But the plaintiff argues that its "claim" arose in 1947, and is not therefore barred by the Act. It asserts that its claim or cause of action for contribution arose when it paid the Circuit Court judgment against itself and obtained a release of all claims for itself and upon its own initiative for the United States also. In taking this position the plaintiff relies heavily upon Westchester Lighting Co. v. Westchester County Small Estates Corporation, 1938, 278 N.Y. 175, 15 N.E.2d 567. In that case an employee of the defendant was asphyxiated by escaping gas from a main maintained by the plaintiff in a public highway and which had been broken negligently by defendant's employees. The defendant employer carried Workmen's Compensation insurance and beyond that was not liable to the employee or to his heirs. The employee's heirs sued the gas company and recovered a judgment upon the theory that it was negligent in not detecting the leak. The gas company then sued the employer. The New York court allowed it to recover by way of indemnity because it deemed the employer primarily at fault and it did so in full recognition of the fact that the employer would not have been liable to the employee's heirs.

The plaintiff's position does not impress me as sound for several reasons. In the first place its "claim" is for contribution as a joint tortfeasor. While it is true that if it has such a claim it arose in 1947, the important point is that such a claim is not a "claim * * * on account of damage to or loss of property or on account of personal injury or death caused by the negligent or wrongful act or omission of any employee of the Government * * *." 28 U.S.C.A. § 931 (a). In a proper case involving a claim arising after January 1, 1945, it may well be that the United States can be held to contribute if a joint tortfeasor. But to subscribe to plaintiff's theory upon these facts would be to distort the Act. Congress in barring claims prior to January 1945 may well have had in mind the foreclosure of claims arising out of the recent war. In any event it set up a limitation, and to adopt plaintiff's theory here would involve litigating an underlying claim which is stale.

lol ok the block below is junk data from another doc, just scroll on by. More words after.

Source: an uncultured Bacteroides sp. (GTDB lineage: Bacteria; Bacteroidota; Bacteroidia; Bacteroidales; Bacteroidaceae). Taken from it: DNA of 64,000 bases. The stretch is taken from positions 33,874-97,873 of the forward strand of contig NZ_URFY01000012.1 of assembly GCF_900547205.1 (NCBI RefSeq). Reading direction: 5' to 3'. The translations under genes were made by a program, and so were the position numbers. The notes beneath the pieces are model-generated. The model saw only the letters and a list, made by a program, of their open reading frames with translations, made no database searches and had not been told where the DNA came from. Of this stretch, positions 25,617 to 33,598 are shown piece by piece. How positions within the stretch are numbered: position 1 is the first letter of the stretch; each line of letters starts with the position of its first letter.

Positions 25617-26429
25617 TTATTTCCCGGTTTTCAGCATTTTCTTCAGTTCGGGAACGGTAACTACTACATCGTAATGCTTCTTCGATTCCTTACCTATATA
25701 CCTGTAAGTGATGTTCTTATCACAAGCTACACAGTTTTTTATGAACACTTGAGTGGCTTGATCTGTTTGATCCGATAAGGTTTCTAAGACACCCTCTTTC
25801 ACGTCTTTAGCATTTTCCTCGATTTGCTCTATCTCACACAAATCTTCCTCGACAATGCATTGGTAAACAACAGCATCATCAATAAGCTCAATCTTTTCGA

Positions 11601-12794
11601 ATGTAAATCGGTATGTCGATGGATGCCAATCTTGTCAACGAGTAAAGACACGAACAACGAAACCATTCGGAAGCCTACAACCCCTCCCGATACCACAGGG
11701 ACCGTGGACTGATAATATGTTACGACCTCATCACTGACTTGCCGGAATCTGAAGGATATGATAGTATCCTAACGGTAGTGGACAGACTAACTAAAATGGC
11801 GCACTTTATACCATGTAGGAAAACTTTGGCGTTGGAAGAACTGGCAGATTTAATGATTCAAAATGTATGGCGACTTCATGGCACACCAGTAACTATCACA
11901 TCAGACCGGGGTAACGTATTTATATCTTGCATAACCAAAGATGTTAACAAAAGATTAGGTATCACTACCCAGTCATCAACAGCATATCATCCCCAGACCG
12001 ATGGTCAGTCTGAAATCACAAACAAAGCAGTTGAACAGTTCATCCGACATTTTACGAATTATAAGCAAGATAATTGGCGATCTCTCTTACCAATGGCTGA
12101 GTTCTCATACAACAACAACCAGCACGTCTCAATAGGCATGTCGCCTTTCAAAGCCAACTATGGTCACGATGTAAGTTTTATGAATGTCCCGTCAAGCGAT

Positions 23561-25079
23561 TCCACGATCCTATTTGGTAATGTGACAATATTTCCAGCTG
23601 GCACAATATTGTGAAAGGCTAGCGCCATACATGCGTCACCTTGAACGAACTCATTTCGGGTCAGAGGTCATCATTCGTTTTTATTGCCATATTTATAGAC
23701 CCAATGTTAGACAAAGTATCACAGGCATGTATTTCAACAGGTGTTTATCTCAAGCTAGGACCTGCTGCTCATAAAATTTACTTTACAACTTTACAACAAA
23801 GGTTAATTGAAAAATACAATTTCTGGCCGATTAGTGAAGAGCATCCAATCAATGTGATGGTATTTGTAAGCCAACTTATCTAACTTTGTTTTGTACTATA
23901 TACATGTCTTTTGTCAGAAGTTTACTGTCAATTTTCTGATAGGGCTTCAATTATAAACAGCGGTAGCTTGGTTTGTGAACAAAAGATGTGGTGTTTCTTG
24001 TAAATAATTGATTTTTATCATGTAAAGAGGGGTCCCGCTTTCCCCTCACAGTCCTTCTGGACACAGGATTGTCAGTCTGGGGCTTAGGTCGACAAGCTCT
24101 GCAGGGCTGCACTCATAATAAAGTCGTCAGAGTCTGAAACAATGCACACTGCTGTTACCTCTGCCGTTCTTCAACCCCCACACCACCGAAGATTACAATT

More importantly, the United States on the date (1943) of the alleged tort was not liable as a joint tortfeasor. In 1943 it had not consented to be sued for torts. As *709 sovereign it was then immune and no right or cause of action accrued to an injured party. Under circumstances such as here described an injured party's only recourse was to appeal for relief to Congress, which might grant it entirely as a matter of grace. As pointed out by Mr. Justice Holmes in The Western Maid, 1922, 257 U.S. 419, 433, 42 S. Ct. 159, 161, 66 L.Ed. 299:

"The United States has not consented to be sued for torts, and therefore it cannot be said that in a legal sense the United States has been guilty of a tort. For a tort is a tort in a legal sense only because the law has made it so."

And again, in 257 U.S. at page 433, 42 S.Ct. at page 161, 66 L. Ed. 299, and as pertinent to plaintiff's assertion that there was a right even though there was no remedy in 1943, the Justice said: